Vertigo Reviews

Joshua Rothkopf
Time Out New York
Top Critic
June 1, 2011

Hitchcock's most tender story.

Full Review | Original Score: 5/5

TIME Magazine
Top Critic
April 20, 2009

The old master, now a slave to television, has turned out another Hitchcock-and-bull story in which the mystery is not so much who done it as who cares.

Dave Kehr
Chicago Reader
Top Critic
April 20, 2009

One of the landmarks -- not merely of the movies, but of 20th-century art.

David Ansen
Newsweek
Top Critic
August 18, 2008

Why is this movie Hitchcock's masterpiece? Because no movie plunges us more deeply into the dizzying heart of erotic obsession.

Geoff Andrew
Time Out
Top Critic
January 26, 2006

Slow but totally compelling.

Variety Staff
Variety
Top Critic
February 13, 2001

James Stewart, on camera almost constantly, comes through with a startlingly fine performance as the lawyer-cop who suffers from acrophobia.

Jeff Millar
Houston Chronicle
Top Critic
January 1, 2000

There is a glumness to the film that is notably missing from the director's other films of the period.

Robert Horton
Film.com
Top Critic
January 1, 2000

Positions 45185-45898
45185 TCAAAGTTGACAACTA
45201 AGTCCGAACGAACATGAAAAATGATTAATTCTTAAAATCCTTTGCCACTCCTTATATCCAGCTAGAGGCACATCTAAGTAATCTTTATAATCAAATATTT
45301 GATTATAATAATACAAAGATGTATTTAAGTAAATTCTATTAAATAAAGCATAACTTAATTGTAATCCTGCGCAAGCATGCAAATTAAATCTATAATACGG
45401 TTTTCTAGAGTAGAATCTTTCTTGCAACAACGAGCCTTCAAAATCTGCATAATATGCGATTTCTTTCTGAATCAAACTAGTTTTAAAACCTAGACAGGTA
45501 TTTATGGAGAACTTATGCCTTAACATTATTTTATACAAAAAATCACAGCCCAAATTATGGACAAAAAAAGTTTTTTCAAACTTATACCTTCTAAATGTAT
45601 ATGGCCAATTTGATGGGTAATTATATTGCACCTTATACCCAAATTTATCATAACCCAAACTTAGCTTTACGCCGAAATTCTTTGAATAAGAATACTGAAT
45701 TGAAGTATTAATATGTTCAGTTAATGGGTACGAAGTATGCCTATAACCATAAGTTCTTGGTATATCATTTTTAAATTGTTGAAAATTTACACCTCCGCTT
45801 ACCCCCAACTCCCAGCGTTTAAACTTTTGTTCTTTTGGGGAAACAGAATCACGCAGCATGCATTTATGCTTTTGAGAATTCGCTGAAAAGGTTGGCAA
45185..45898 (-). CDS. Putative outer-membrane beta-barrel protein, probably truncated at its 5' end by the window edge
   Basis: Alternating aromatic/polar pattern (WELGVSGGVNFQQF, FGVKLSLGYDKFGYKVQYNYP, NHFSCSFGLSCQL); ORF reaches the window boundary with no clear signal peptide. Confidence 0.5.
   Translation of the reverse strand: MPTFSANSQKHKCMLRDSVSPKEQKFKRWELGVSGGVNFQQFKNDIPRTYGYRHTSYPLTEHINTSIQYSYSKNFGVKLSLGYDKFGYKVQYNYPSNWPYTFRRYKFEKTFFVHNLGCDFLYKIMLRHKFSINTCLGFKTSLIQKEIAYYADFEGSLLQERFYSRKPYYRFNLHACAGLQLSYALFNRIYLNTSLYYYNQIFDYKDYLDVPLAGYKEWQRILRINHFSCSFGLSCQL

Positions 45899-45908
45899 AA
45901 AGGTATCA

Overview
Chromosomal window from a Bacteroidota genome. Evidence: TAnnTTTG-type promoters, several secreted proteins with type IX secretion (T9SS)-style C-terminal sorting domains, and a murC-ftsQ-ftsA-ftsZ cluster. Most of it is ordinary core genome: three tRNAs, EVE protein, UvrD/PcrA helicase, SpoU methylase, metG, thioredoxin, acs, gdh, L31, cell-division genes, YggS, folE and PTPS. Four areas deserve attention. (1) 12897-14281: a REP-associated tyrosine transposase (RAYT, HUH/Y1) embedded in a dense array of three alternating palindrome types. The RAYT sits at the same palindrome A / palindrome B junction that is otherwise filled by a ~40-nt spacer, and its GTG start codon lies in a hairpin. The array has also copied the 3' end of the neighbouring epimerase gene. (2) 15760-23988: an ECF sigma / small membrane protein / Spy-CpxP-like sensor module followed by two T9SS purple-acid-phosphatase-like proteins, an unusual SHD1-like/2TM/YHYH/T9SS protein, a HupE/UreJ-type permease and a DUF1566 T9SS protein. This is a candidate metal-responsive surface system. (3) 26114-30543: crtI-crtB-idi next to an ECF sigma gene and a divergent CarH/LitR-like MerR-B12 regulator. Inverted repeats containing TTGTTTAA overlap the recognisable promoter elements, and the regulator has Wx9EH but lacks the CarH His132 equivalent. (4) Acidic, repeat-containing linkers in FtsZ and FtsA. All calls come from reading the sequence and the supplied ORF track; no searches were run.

One of the things that still amazes me about this movie is the way its study of obsession is so single-minded.

Mike Clark
USA Today
Top Critic
January 1, 2000

You watch this guy going slowly over the brink and realize, good grief, this is Jimmy Stewart.

| Original Score: 4/4
Roger Ebert
Chicago Sun-Times
Top Critic
January 1, 2000

It is about how Hitchcock used, feared and tried to control women.

Full Review | Original Score: 4/4
James Berardinelli
ReelViews
Top Critic
January 1, 2000

From a craft standpoint, Vertigo represents the director in peak form.

Full Review | Original Score: 3.5/4
Janet Maslin
New York Times
Top Critic
January 1, 2000

The lure of death, the power of the past, the guilty complicity of a clean-cut hero, the near-fetishistic use of symbol and color: these Hitchcock hallmarks are all mesmerizingly on view.

Desson Thomson
Washington Post
Top Critic
January 1, 2000

Do yourself an aesthetic favor: Take the plunge.

Bosley Crowther
New York Times
Top Critic
January 1, 2000

There! No more hints! Coming or not? What more's to say? Well, nothing, except that Vertigo is performed in the manner expected of all performers in Hitchcock films.

Peter Stack
San Francisco Chronicle
Top Critic
January 1, 2000

In its dark heart, the film is a sorrowful contemplation of love and the veils that manipulate sexual passions.

Full Review | Original Score: 4/4